Students often find it challenging to learn about complex and abstract biological
processes. Using the engineering design process, which involves designing,
building, and testing prototypes, can help students visualize the processes and
anchor ideas from lab activities. We describe an engineering-design-integrated
biology unit designed for high school students in which they learn about the
properties of slime molds, the difference between eukaryotes and prokaryotes,
and the iterative nature of the engineering design process. Using the engineering
design process, students were successful in quarantining the slime mold from the
non-inoculated oats. A t-test revealed statistically significant differences in
students’ understanding of slime mold characteristics, the difference between
eukaryotes and prokaryotes, and the engineering design process before and after
the unit. Overall, students demonstrated sound understanding of the biology core
ideas and engineering design skills inherent in this unit.
Key Words: Engineering design; slime mold; high school; integration.
Current science education standards call for the integration of engineering design into science instruction (NGSS Lead States, 2013).
According to the National Research Council (2009), integrating engineering design into science instruction provides the following benefits
to students: improved learning and achievement in science and mathematics; increased awareness of engineering and the work of engineers; an understanding of, and ability to engage in, engineering
design; enhanced interest in pursuing engineering as a career; and
increased technological literacy (pp. 49–50). Despite these benefits,
there are still very few examples of engineering-design-integrated biology lessons and units for teachers to use in their classrooms. We have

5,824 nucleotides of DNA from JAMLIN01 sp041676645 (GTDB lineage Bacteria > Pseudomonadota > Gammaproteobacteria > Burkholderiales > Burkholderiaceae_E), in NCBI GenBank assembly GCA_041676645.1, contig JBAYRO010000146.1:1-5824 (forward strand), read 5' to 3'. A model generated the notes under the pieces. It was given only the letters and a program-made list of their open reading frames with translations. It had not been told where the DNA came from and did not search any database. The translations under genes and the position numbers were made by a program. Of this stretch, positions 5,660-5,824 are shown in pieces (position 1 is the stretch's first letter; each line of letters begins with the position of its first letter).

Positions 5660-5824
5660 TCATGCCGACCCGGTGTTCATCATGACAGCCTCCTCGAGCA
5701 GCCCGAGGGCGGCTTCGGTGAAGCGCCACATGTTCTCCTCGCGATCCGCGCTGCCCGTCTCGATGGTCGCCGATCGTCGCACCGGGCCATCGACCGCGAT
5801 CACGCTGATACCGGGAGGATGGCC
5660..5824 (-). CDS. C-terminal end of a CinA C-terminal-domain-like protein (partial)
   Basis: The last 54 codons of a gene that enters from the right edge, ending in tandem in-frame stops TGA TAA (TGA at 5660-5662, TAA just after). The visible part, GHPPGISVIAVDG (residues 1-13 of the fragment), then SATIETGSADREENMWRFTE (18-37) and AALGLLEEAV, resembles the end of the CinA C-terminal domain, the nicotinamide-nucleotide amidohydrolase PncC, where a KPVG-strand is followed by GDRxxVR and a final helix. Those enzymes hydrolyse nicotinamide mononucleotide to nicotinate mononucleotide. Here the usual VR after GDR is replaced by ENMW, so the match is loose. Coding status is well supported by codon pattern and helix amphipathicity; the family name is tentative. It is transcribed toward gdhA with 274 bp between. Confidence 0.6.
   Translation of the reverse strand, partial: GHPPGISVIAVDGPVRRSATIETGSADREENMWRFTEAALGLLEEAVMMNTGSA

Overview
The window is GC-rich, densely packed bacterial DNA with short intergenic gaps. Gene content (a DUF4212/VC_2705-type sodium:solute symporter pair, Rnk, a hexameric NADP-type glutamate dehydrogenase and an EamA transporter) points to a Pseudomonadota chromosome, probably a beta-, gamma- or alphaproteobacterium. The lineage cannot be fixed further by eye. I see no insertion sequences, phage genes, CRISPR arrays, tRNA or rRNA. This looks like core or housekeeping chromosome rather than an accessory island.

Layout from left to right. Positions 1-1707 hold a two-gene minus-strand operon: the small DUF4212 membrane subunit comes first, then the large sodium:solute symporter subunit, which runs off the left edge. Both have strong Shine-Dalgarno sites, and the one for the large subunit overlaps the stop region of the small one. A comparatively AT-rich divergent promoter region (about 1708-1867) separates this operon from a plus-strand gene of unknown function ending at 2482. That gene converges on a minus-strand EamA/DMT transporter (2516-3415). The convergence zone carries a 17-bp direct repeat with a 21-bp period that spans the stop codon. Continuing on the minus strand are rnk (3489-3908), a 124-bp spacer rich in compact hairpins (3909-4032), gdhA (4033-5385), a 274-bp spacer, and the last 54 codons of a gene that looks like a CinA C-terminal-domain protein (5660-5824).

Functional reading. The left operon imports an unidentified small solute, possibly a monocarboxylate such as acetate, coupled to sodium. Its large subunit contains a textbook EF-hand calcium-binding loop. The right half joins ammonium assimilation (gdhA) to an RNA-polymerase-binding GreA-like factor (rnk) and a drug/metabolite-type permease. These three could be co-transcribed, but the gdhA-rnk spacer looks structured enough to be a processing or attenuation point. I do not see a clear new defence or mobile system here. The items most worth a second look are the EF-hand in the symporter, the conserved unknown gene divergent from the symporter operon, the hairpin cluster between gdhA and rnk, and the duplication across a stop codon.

been developing and testing engineering-design-integrated science
units and activities for middle and high school science classrooms.
Here, we describe one of these units, which we have developed and
implemented in ninth- and tenth-grade advanced and honors biology
classes. This unit was taught at the beginning of the school year to
build foundational knowledge for engineering design and biology
This unit originally existed for students to gain a deeper understanding of the scientific method and basic biological principles
through structured inquiry in creating mazes for the slime mold
Physarum polycephalum to solve. However, when reflecting on the
unit, it became evident that it lacked various aspects of inquiry, as
students were made aware of the outcome prior to beginning the
lab. While students enjoyed this hands-on approach to learning,
we realized that the unit and already-available materials could lend
themselves to teaching the engineering design process, as well as
provide deeper understanding of the scientific method and foundational biological principles such as characteristics of slime molds.
Instead of having students build mazes, we created an authentic
problem for students to solve in which the slime mold modeled an
infectious disease that needed to be quarantined in order to save
the world’s population.
What Is a Slime Mold?
Despite its name, a slime mold is an amoeboid protozoan, not a
mold or fungus (Waggoner & Speer, 2006). It is a eukaryote and
thus has membrane-bound organelles. Slime molds begin their lives
as amoeba-like cells and emit chemical signals, which allow the cells
to come together as plasmodia. The chemical signals also allow the
mass of cells to “reunite” when separated. Slime molds typically live
in soil among deciduous logs or on the forest floor. They feed on
microorganisms that live in dead plant material.
Ideal for use in the classroom, slime molds exist in both an
inactive state (sclerotia) and an active state (plasmodial stage). The
sclerotia can remain viable for long periods if kept in a dark, dry,
room-temperature-controlled environment. Once ready, the sclerotia
can be activated in an agar-filled Petri dish and will survive on a
diet of oats. Its relatively low maintenance nature, inexpensive diet,
The American Biology Teacher, Vol. 81, No. 8, pp. 570–576, ISSN 0002-7685, electronic ISSN 1938-4211. © 2019 National Association of Biology Teachers. All rights
reserved. Please direct all requests for permission to photocopy or reproduce article content through the University of California Press’s Reprints and Permissions web page,
www.ucpress.edu/journals.php?p=reprints. DOI: https://doi.org/10.1525/abt.2019.81.8.570.
Slime Mold Quarantine:
• TAYLOR HOLDER, LAURA POTTMEYER,